World Views
12:05 pm
Fri September 27, 2013

How Mexico Is Becoming An Economic Powerhouse And Immigrant Destination

Mexico City, Mexico.
Credit Sam Beebe / Flickr Creative Commons
Listen to Suzette Grillot's conversation with Alan McPherson, the ConocoPhillips Petroleum Chair of Latin American Studies at the University of Oklahoma.

Over the last decade, the foreign-born population in Mexico has nearly doubled, and the country is turning into an immigrant destination – especially for American citizens.

The New York Times reported Sunday that International Monetary Fund data shows Mexico’s economy outpaced the United States, Canada and Brazil in 2011 and 2012.

University of Oklahoma International and Area Studies Professor Alan McPherson is an expert on U.S.-Latin America relations. He says Mexico’s economy is more diverse than it’s ever been, but there’s a downside to the North American Free Trade Agreement (NAFTA) and other aspects of globalization.

“The winners are the immigrants, and those are the people interviewed in the article, but the losers often have to leave Mexico,” McPherson says. “They end up in the United States. Sometimes they have to go back to Mexico, so they’re not considered a very innovative or creative people, but they’re a very large proportion of the population.”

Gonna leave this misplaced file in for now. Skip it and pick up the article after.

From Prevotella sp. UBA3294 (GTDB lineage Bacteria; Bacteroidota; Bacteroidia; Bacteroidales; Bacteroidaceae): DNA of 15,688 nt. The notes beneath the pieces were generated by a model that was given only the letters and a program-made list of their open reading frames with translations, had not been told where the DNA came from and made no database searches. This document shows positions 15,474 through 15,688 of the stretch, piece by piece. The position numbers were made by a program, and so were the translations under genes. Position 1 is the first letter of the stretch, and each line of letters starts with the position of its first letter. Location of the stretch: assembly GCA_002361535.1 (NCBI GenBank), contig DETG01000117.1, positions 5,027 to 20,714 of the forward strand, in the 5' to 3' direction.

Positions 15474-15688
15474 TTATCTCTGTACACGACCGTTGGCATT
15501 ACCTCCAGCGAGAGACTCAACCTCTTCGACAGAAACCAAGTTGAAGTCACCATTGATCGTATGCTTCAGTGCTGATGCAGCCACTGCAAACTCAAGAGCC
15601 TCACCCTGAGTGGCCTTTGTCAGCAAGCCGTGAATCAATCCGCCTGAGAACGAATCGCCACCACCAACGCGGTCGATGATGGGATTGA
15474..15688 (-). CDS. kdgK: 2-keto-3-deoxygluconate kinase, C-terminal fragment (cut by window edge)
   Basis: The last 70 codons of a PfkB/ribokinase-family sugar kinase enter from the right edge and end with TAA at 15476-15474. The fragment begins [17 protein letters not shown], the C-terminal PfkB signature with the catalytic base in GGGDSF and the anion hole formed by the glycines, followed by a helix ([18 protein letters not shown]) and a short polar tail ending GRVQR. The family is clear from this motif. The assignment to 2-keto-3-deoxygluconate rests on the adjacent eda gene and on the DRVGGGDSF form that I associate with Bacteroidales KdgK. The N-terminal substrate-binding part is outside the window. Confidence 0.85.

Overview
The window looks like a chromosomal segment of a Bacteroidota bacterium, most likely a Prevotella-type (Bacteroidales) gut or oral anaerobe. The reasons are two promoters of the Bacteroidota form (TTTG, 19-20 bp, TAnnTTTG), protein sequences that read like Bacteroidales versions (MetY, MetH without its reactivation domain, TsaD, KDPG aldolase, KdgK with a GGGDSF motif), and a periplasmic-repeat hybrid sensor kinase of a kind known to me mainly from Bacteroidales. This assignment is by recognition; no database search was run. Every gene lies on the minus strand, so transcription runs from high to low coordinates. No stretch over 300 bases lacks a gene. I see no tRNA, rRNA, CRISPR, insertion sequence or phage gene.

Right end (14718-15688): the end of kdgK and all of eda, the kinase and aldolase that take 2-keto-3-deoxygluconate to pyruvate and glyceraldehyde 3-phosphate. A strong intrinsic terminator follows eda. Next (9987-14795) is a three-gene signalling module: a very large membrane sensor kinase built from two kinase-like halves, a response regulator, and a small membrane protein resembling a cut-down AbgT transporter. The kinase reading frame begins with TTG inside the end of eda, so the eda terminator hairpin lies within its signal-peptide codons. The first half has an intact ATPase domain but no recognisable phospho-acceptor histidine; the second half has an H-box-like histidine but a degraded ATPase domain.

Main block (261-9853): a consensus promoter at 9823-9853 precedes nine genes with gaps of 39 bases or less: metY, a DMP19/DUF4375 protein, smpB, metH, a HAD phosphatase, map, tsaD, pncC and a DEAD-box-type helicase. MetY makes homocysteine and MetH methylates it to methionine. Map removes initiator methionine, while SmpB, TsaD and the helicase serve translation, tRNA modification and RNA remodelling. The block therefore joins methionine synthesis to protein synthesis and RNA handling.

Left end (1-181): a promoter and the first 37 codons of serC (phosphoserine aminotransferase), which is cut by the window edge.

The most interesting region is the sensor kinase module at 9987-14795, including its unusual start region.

Damien Cave writes Mexico could strengthen its economic position by taking advantage of American demand for Chinese goods and services:

Mexico has another shot. If the country of 112 million people can harness the energy of foreigners and newly educated Mexicans, become partners with the slew of American firms seeking alternatives to China, and get them to do more than just hire cheap labor, economists and officials say Mexico could finally become a more equal partner for the United States and the first-world country its presidents have promised for decades.

“Salaries are going up in China,” McPherson says. “Transportation costs are much higher from China than from Mexico. So to a certain extent, Mexico is benefitting from trends that have nothing to do with Mexico. They’re global trends.”

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